(MoneyWatch) Credit cards are surprisingly complicated financial instruments. You might think of your credit card as a slab of plastic that lets you defer payments for a few weeks each month, but in reality credit cards often come with a number of interest rate tiers, complicated repayment policies and a dense collection of perks and features. Odds are, you're underutilizing -- or misusing -- your card. Recently, personal finance blog WiseBread rounded up a number of recommendations for making better use of your credit cards. Here are the tips that I think are the most valuable.
Pay in full each month. This probably doesn't need to be said (right?) but you shouldn't ever maintain a balance on a credit card; the interest rates are egregious. Credit cards are a great tool for deferring payment on bills, expenses, and incidentals for a few weeks each month, and consolidating all those payments into a single charge. And that's it.
Sign up for autopay. Signing up for autopay ensures that you will never miss a payment and consequently get hit with a finance charge for that payment period. After all, using a credit card for routine bills and expenses is convenient and logical -- as long as you always pay off the card at the end of every month. Rely on autopay to avoid making a costly mistake.
Set your own due date. Most credit cards let you specify the date you want to pay. It's very much in your best interest to take advantage of this -- you can align all of your credit cards so they're due on the same day, for example, and you can also ensure that the due date is at the right time of the month, such as right after payday, rather than before.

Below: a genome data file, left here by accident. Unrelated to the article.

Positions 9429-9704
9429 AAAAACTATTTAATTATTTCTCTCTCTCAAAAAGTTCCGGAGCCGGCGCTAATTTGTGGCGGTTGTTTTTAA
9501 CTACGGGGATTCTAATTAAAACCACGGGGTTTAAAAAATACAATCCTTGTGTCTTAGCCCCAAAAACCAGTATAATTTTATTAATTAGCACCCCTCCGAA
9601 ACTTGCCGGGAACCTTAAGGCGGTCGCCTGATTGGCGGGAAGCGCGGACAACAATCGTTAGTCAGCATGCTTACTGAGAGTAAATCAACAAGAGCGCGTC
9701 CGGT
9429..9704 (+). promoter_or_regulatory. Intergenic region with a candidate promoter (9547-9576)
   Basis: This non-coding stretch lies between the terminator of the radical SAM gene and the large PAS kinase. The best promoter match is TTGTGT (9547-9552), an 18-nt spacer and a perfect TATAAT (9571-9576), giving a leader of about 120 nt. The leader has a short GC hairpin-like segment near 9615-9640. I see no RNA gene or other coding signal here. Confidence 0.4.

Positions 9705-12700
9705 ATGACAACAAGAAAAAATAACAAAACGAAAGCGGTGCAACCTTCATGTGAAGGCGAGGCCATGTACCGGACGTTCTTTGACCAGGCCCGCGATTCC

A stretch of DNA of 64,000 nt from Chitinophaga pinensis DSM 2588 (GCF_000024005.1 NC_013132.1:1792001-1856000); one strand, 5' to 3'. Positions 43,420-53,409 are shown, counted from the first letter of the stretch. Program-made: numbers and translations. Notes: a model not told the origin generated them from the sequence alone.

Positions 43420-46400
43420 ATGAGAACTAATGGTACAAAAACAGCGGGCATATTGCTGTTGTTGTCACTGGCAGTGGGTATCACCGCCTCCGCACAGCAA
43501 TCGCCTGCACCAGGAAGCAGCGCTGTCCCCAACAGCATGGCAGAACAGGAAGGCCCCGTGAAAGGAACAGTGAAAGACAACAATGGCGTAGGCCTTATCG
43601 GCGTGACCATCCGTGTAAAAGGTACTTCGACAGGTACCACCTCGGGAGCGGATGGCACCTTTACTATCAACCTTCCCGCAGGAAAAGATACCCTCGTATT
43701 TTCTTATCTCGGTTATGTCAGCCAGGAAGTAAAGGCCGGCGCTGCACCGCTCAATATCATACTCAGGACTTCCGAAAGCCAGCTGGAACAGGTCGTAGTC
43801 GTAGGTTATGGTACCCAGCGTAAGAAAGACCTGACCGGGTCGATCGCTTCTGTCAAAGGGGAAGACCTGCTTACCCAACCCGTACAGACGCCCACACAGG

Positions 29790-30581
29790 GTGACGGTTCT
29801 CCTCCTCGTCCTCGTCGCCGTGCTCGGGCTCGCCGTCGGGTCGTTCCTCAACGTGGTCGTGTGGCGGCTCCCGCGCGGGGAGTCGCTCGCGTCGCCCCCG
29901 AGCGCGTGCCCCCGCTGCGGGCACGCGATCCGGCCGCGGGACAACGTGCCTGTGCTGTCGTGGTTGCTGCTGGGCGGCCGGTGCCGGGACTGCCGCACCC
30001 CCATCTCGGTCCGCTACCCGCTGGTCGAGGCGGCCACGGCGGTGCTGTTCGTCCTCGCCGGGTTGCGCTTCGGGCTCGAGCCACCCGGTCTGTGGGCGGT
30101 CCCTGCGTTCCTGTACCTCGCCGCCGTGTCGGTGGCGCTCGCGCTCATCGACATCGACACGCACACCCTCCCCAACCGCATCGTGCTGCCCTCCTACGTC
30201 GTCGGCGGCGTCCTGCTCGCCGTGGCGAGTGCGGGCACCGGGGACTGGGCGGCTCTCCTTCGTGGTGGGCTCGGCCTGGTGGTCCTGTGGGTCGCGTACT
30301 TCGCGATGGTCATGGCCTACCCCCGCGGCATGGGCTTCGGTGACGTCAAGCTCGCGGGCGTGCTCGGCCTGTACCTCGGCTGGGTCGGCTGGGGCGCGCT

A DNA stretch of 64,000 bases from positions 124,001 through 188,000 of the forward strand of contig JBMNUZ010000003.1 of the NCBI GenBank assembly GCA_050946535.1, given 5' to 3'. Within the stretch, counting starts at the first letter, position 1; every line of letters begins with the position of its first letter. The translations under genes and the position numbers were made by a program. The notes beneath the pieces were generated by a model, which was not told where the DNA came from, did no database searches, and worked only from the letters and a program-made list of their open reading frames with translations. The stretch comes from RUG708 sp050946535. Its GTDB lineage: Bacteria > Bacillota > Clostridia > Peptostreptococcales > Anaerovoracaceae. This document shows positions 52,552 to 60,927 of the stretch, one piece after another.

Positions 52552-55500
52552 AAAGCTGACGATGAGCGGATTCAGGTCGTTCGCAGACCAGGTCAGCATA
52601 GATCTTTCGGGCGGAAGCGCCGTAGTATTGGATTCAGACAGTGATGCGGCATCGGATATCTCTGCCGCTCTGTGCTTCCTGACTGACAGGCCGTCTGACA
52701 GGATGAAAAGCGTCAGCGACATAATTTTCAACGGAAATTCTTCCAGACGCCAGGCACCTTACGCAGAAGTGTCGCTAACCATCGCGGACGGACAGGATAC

Use the right card for the job. This means understanding what the perks and features are for each of your cards. If one card offers 1 percent cash back on all purchases but another offers 5 percent back on gasoline, it makes sense to use the 5 percent card when you fill up your car. Cards aren't commodities; don't treat them that way.
Spend your rewards wisely. You might be inclined to simply channel all of your rewards into cash back, but some cards have very attractive travel programs and other reward structures which might make more sense. With the right card, for example, you might turn what would ordinarily be $500 worth of cash back into $2000 worth of travel perks like airline miles or hotel stays.
Use each card at least once a year. You might have a collection of cards that you rarely, if ever, use, and rely primarily on just one or two cards. That's fine, but be aware that credit card companies are increasingly moving to cancel cards that never get used -- and that can adversely affect your credit rating. To avoid having your card cancelled unexpectedly, use every card you own at least once a year.